12 How Peer Support Works Working in a relationship with someoneWorking in a relationship with someone AgreementAgreement Take turnsTake turns ListenListen EmpathyEmpathy SupportSupport HonestHonest ReliableReliable

13 Outcomes of using Peer Support Can include:Can include: –Improved quality of life –Higher levels of wellness, opportunity and possibility –Increased use of natural supports –Personal responsibility and empowerment –Increased understanding of difficult feelings and behaviours –Decrease in the impact of traumatic life events and stigma Decrease in the need for costly therapies and health services –Shift in focus from mental health care symptom controlled to prevention and recovery –Significant reduction in costs for mental health and emergency services –An increased ability to meet life and vocational goals

14 Recommendations If you think Peer Support will work for you, we would recommend that you attend some training sessions to enable you to either gain and / or practice the skills to make this process work for you and the person you will be working with.If you think Peer Support will work for you, we would recommend that you attend some training sessions to enable you to either gain and / or practice the skills to make this process work for you and the person you will be working with. Enter with an open mindEnter with an open mind Expect to face challenges / goals and do so with optimismExpect to face challenges / goals and do so with optimism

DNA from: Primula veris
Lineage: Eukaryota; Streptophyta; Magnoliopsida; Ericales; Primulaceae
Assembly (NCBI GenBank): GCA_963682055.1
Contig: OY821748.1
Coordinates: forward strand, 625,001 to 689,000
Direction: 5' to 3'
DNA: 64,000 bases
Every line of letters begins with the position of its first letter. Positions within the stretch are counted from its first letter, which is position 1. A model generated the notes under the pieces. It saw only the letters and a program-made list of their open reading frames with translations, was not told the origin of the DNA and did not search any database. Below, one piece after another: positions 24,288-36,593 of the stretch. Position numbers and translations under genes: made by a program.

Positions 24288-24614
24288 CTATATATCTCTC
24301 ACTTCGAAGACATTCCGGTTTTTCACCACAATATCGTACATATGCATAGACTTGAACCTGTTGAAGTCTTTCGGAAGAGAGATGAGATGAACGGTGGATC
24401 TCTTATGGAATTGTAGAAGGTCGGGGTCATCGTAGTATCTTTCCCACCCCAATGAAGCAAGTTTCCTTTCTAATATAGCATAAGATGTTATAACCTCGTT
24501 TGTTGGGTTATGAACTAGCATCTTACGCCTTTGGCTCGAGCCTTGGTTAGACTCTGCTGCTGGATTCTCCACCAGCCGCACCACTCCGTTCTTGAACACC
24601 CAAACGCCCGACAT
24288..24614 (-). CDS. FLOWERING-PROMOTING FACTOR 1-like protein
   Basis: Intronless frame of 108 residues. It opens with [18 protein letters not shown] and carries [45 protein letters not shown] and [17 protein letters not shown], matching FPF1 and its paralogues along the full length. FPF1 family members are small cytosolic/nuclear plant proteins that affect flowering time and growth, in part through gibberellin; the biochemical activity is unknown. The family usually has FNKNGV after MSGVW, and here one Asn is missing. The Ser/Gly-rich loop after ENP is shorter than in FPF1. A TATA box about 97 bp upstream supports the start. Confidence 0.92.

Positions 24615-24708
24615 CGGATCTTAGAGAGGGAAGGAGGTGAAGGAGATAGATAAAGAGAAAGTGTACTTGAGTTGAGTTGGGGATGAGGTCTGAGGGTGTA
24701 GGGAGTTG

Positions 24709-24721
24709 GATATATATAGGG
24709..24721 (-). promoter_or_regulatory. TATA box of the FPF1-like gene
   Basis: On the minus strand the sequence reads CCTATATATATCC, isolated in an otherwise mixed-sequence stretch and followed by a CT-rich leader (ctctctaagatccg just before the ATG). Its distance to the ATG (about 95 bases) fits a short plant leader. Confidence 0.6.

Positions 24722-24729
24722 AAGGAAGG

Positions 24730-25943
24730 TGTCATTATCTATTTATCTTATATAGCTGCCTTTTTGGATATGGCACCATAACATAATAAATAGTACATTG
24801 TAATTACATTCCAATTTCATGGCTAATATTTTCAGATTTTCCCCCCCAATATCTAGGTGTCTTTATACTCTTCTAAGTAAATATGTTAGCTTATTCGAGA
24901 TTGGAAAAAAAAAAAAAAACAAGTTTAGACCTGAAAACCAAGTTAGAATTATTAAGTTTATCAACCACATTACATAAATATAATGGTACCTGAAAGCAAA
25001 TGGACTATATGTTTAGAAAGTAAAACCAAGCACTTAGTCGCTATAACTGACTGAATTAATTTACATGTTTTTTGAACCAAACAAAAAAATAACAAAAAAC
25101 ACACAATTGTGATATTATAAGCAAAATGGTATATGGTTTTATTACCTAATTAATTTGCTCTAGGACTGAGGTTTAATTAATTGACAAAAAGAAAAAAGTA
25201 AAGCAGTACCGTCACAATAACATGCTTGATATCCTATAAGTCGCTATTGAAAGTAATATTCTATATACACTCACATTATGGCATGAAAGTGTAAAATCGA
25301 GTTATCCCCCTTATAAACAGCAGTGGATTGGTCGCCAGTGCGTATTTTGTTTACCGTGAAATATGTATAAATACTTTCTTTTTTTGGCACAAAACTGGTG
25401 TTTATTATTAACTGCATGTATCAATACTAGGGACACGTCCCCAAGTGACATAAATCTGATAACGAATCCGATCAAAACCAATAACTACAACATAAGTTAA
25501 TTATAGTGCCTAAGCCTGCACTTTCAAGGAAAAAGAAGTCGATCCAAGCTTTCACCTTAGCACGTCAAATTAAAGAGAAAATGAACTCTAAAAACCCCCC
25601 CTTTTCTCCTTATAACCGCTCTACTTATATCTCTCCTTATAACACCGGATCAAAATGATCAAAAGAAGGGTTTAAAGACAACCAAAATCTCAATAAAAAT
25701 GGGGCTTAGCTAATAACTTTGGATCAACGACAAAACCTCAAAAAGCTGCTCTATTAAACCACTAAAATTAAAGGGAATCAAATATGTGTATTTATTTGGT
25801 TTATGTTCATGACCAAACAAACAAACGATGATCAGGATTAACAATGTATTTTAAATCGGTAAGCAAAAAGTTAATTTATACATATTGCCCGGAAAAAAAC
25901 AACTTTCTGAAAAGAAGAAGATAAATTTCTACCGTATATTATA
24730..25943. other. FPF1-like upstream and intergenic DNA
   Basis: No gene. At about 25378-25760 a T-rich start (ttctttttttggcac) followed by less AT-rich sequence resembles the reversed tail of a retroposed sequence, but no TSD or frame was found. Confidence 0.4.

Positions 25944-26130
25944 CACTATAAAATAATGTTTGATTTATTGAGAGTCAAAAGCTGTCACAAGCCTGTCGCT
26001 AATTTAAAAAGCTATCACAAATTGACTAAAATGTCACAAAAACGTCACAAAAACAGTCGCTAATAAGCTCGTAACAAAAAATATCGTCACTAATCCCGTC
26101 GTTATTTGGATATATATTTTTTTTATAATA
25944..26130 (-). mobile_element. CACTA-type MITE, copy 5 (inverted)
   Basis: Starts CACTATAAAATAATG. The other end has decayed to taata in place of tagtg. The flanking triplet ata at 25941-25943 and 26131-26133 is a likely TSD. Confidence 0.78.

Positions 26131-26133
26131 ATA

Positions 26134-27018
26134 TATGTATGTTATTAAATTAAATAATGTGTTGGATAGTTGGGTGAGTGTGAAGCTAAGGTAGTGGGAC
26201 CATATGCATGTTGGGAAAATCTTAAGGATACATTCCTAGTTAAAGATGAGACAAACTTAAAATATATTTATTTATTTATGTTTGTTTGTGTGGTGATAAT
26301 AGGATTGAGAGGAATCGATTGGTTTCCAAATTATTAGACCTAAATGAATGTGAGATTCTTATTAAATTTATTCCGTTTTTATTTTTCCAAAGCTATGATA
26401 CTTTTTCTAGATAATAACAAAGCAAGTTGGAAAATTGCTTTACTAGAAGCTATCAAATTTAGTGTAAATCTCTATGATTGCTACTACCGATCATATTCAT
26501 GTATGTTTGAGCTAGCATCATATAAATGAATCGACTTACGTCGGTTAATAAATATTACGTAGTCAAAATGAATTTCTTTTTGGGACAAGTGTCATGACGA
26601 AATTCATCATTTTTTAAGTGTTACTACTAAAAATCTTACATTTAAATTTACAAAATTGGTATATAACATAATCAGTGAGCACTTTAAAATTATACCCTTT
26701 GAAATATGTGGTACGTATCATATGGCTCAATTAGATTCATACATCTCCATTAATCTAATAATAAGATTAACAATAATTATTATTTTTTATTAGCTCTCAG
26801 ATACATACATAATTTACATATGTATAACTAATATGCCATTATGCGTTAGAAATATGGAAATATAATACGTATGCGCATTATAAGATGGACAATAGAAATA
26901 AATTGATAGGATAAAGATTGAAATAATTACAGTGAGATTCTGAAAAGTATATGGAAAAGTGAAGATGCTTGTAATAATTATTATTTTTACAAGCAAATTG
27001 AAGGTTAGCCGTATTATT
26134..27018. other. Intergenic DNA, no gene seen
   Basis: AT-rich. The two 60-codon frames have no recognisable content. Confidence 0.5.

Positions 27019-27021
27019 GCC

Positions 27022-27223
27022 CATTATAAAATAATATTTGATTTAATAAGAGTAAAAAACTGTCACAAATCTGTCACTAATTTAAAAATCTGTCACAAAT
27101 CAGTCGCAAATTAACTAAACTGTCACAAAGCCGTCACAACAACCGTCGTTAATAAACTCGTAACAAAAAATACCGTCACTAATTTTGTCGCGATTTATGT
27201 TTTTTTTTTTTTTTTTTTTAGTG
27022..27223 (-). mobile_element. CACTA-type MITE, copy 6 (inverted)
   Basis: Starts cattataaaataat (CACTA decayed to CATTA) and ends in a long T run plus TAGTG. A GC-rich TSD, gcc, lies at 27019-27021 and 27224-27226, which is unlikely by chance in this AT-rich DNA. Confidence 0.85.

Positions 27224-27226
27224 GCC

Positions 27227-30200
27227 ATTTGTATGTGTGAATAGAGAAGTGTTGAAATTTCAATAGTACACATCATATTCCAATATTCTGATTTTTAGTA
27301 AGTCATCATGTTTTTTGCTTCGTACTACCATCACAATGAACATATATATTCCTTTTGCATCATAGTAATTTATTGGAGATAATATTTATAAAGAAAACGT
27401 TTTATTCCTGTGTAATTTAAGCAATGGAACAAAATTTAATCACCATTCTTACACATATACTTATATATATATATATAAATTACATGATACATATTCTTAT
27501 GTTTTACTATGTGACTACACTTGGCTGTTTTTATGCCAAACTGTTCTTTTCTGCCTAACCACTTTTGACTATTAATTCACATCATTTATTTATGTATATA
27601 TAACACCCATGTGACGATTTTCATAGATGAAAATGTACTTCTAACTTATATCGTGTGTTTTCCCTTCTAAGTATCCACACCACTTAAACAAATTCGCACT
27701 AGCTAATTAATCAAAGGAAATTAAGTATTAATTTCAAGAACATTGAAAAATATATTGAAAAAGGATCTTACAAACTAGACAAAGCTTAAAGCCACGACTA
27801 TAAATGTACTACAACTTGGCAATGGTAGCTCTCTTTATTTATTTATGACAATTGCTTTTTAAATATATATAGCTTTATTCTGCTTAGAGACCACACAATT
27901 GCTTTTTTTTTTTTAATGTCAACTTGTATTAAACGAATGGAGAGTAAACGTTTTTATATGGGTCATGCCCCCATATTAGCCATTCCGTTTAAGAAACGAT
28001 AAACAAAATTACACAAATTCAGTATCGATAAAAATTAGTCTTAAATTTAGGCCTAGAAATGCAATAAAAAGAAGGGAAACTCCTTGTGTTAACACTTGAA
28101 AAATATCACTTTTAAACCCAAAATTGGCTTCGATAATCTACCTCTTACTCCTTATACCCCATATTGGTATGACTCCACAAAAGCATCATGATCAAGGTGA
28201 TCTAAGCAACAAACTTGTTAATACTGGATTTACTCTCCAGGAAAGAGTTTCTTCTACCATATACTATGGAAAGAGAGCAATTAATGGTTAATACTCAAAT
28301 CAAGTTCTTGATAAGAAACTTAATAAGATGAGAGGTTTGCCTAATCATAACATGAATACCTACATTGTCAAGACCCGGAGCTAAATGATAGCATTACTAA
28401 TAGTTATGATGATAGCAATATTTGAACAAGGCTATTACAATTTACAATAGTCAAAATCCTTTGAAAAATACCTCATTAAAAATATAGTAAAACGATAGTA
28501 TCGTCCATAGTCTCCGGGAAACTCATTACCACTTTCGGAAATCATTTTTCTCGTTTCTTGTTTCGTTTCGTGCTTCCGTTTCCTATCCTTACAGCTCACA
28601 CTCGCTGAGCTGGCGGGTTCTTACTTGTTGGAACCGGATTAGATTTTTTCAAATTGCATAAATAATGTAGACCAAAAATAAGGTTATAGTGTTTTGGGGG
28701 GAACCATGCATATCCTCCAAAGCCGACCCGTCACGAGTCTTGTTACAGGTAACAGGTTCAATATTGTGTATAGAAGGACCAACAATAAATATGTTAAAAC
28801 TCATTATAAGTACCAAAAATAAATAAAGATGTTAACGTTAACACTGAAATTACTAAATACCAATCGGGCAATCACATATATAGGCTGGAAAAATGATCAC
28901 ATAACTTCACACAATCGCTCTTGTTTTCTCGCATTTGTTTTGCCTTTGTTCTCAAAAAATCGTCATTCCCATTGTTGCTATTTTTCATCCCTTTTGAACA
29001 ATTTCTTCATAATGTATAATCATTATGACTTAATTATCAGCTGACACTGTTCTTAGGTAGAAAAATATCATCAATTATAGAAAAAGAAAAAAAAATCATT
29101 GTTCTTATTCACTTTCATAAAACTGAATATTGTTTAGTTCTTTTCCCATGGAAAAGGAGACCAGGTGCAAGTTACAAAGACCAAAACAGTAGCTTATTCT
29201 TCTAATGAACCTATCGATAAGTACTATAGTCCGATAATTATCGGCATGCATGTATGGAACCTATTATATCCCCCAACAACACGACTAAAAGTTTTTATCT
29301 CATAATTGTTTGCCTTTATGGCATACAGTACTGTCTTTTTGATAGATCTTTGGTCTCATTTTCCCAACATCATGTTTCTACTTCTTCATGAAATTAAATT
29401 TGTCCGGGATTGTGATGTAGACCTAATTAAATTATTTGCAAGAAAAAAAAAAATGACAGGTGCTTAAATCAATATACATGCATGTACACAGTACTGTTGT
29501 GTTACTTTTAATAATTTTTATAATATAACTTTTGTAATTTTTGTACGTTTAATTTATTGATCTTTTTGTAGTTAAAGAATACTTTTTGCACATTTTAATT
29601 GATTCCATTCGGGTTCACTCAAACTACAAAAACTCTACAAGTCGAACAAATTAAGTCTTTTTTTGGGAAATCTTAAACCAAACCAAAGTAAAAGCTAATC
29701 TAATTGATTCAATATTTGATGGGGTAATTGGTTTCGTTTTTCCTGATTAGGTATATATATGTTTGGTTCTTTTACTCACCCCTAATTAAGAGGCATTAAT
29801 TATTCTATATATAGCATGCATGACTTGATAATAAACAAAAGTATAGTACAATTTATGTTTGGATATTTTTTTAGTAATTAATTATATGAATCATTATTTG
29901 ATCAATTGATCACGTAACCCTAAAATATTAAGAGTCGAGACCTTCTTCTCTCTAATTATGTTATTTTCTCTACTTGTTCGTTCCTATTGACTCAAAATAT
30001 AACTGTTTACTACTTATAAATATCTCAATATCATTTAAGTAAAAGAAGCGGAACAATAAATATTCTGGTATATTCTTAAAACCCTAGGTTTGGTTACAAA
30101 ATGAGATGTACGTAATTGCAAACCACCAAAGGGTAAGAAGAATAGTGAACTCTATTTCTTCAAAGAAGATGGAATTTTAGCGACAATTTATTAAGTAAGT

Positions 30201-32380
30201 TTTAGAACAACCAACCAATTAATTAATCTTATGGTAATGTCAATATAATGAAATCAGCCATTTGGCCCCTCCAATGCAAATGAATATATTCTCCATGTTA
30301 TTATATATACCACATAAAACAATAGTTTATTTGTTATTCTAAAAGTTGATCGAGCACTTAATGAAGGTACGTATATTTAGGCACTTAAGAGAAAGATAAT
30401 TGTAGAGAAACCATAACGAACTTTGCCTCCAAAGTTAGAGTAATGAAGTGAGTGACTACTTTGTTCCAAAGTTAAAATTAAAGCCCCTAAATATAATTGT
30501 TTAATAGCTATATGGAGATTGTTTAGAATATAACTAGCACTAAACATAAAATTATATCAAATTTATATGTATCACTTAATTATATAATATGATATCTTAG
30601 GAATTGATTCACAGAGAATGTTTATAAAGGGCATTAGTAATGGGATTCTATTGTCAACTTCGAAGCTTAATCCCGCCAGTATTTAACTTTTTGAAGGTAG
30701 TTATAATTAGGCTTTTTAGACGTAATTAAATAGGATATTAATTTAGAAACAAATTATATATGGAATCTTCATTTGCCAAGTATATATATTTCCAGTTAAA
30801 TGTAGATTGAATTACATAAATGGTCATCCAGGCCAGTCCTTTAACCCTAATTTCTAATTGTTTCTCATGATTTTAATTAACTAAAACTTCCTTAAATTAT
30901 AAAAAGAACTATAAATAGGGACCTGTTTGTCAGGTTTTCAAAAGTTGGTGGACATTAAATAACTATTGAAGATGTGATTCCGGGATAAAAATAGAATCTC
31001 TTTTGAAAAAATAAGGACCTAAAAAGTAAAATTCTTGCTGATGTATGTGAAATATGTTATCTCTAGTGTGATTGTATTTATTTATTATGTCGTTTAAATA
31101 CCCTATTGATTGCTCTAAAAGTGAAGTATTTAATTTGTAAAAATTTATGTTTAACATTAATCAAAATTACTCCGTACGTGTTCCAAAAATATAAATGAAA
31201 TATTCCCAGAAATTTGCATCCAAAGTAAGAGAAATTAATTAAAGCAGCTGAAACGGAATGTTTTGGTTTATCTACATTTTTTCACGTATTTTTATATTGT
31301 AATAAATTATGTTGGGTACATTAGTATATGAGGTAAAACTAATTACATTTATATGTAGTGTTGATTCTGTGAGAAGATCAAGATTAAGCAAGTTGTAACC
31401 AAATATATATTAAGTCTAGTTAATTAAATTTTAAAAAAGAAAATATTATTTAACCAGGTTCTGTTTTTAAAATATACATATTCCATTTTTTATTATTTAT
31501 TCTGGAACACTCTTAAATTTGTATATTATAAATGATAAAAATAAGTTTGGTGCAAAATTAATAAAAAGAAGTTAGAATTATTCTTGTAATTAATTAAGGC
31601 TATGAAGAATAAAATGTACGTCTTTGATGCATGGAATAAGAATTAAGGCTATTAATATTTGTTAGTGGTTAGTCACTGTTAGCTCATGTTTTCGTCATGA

15 Training Programme I would recommend any training to include:I would recommend any training to include: –Review of the Wellness Recovery Action Plan –Empathy Skills –Listening Skills –Giving and Receiving Feedback –How to Support Someone –Confidentiality –Creating a Working Relationship

16 Further Information: MIND in Exeter and East DevonMIND in Exeter and East Devon 32 – 34 High Street, Honiton, EX14 1PU T: F: E:

17 Thank you for listening Any questions? Publisher: Peach Press ISBN: Approx. £15.00 Contact and further information: MIND in Exeter and East DevonMIND in Exeter and East Devon 32 – 34 High Street, Honiton, EX14 1PU 32 – 34 High Street, Honiton, EX14 1PU T: F: T: F: E: E: Summary:


Download ppt "an introduction by Richard Brabrook July 2006 Peer Support This information was taken from:This information was taken from: Publisher: Peach PressPublisher:"

Similar presentations


Ads by Google